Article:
Alina Cojocaru and Polina Semionova Guest Star in ABT’s DON QUIXOTE

Over the weekend, two European star ballerinas – Alina Cojocaru from the Royal Ballet in London, and Polina Semionova from the Berlin State Opera Ballet – guest starred in American Ballet Theater’s Don Quixote as Kitri.  Cojocaru danced with Jose Carreno, and Semionova with David Hallberg. I saw both performances. (Photos above: Cojocaru in DQ in top photo, and Semionova with Vladimir Malakhov in bottom photo. I’m hoping to get some photos of the actual performances over the weekend, and will post them when I do.)

Overall, I thought both are beautiful dancers, have an innate sweetness that shines through, are absolute balance queens who can hold balances on one leg on pointe for many many seconds unassisted, and can dance the role nearly perfectly. But I thought that both of them lacked fire; they both played it too safe. Maybe it’s just that Natalia Osipova has ruined me and I just can’t see anyone else in this role now.

One thing I loved about the Cojocaru / Carreno performance were that the two seemed to have a real rapport, a genuine affection for each other. Did they ever dance together at the Royal, does anyone know? Or was Jose there too early for her? Cojocaru never threw herself into his arms with the wild abandon that Osipova did last year, and I missed that. But I don’t think Jose did 🙂 Seriously, he didn’t seem to appreciate Osipova’s theatrics that much. Cojocaru seemed to tone it down and they worked very well together. Also, as I complained about on Twitter ad nauseam, during those insane one-handed overhead lifts, Jose did not go on releve and hold one leg up in arabesque the way Ivan Vasiliev did with Osipova in the Bolshoi’s live-streamed performance. It’s okay; I still love Jose 🙂 But seriously, Vasiliev and Osipova have ruined me! Cojocaru has absolutely gorgeous developpes. She can lift her leg up so high – really stunning. And I mentioned the balances earlier. She held those for so long; crowd went wild. And sweetest thing: Jose kept demanding she return for an encore bow after each of her solos. Made me really love Jose.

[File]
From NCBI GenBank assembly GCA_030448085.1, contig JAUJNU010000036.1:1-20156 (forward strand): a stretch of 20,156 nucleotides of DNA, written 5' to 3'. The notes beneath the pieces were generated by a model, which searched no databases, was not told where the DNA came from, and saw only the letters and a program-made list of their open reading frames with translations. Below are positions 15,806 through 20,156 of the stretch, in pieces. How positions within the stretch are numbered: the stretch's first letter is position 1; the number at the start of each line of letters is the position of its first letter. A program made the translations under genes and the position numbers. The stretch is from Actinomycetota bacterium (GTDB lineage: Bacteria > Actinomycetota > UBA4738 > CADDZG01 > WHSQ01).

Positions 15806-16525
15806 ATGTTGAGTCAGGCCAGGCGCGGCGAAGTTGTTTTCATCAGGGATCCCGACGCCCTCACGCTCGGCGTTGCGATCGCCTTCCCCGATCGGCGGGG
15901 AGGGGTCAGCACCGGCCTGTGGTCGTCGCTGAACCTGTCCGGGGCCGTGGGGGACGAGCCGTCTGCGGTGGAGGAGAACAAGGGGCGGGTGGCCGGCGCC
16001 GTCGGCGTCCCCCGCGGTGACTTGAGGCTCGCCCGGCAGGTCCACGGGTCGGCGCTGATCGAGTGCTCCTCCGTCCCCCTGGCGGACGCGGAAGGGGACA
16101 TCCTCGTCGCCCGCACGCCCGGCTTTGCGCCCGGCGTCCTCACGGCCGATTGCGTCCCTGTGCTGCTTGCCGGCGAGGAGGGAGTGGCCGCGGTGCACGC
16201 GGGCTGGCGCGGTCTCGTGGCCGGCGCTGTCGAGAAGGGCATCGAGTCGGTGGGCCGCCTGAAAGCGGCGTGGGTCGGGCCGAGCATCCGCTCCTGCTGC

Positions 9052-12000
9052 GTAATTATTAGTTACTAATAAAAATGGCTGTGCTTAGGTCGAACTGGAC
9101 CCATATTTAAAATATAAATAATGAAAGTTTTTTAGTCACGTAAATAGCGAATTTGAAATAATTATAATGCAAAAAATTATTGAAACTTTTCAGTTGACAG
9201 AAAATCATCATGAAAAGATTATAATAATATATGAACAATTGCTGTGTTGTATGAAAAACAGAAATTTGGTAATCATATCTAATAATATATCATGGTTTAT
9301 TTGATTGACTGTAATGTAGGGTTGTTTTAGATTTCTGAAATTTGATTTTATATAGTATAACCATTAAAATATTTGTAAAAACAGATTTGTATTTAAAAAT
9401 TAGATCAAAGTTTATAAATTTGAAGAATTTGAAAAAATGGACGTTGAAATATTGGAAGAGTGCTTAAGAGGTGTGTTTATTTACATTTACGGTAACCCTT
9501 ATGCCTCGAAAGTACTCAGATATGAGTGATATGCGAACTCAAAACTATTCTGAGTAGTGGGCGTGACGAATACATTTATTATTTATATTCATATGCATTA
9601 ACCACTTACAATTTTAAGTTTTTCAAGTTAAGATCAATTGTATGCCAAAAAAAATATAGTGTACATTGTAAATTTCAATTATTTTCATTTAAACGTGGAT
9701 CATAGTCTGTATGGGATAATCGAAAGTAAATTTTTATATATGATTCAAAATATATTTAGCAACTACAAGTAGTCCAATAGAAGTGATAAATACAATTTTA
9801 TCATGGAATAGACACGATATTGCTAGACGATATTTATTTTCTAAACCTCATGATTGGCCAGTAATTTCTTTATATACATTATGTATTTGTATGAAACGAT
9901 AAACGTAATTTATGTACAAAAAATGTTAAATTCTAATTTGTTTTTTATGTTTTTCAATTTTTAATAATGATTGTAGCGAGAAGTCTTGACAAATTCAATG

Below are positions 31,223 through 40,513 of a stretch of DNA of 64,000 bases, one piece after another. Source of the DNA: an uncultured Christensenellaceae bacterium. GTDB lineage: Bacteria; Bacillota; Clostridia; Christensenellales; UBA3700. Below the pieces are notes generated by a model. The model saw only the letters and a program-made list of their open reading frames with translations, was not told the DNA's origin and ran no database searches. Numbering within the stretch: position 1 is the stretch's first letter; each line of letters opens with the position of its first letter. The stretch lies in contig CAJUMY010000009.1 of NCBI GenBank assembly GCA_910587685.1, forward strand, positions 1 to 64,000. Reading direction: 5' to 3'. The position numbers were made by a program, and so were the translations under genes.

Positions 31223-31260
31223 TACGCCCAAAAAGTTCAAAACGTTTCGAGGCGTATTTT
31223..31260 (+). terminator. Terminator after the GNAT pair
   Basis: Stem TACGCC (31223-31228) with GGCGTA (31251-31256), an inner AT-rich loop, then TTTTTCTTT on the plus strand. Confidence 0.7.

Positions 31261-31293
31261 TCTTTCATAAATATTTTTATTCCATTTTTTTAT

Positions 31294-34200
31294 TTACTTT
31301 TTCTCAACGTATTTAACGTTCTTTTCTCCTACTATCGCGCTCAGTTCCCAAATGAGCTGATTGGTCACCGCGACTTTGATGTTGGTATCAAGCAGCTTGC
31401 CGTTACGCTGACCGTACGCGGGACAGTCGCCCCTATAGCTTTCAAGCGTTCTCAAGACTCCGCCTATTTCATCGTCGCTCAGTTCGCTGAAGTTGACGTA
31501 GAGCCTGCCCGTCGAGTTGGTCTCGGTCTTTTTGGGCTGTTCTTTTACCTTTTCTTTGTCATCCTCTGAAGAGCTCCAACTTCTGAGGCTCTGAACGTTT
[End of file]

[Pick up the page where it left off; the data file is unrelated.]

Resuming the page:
Cojocaru was a little shaky during the first act, and she had a little stumble. But it wasn’t memorable. Far more memorable was her strong performance in the third act, her best. That’s when she did the crazy balances.

In the third act fan variation, Cojocaru did a completely different series of steps than I’d ever seen before, which makes me think there are a bazillion ways to do that variation. Or at least three – the American, the Russian, and the British. The Ballet Bag ladies sent me a You Tube link via twitter, of Cojocaru dancing with Johan Kobborg. Around the 7 minute point is where she does this different variation.

Jose is such a great Basilio. He’s a natural flirt, a natural macho Latin guy, and a natural actor who can be a macho and a flirt and still be totally endearing. And it really kind of made me melt when he kept insisting she take more bows.

I really enjoyed Sarah Lane and Isabella Boylston as “the flower girls.” They often weren’t in sync because Boylston danced with more expressiveness, arching her back, taking her time and drawing out the turns, playing with the musicality. Lane was more sharp and precise, hitting poses right on the beat. But I could have cared less that they weren’t perfectly in sync. I loved that each had her own personality, as people do in real life.

I missed Sascha Radetsky as Espada the matador. I’ve never seen him in that role and I think he’d make a good one. He was replaced by Gennadi Saveliev. He was replaced on opening night too, which worries me that he’s injured.

I thought Polina Semionova was really beautiful, and, where Cojocaru had a few wobbles, Semionova had none. She was very very near perfect. Like Cojocaru, the third act was the one that most brought her to life. She kind of veered all over stage on her third act series of fouettes but she threw several multiple pirouettes in, and her balances were even more stunning than Cojocaru’s, as, during her final balance, she took her leg out of arabesque and straightened it out in front of her, without ever holding Hallberg’s hand to steady herself. Audience went absolutely crazy with applause. They really loved her, and called her and David out for several curtain calls.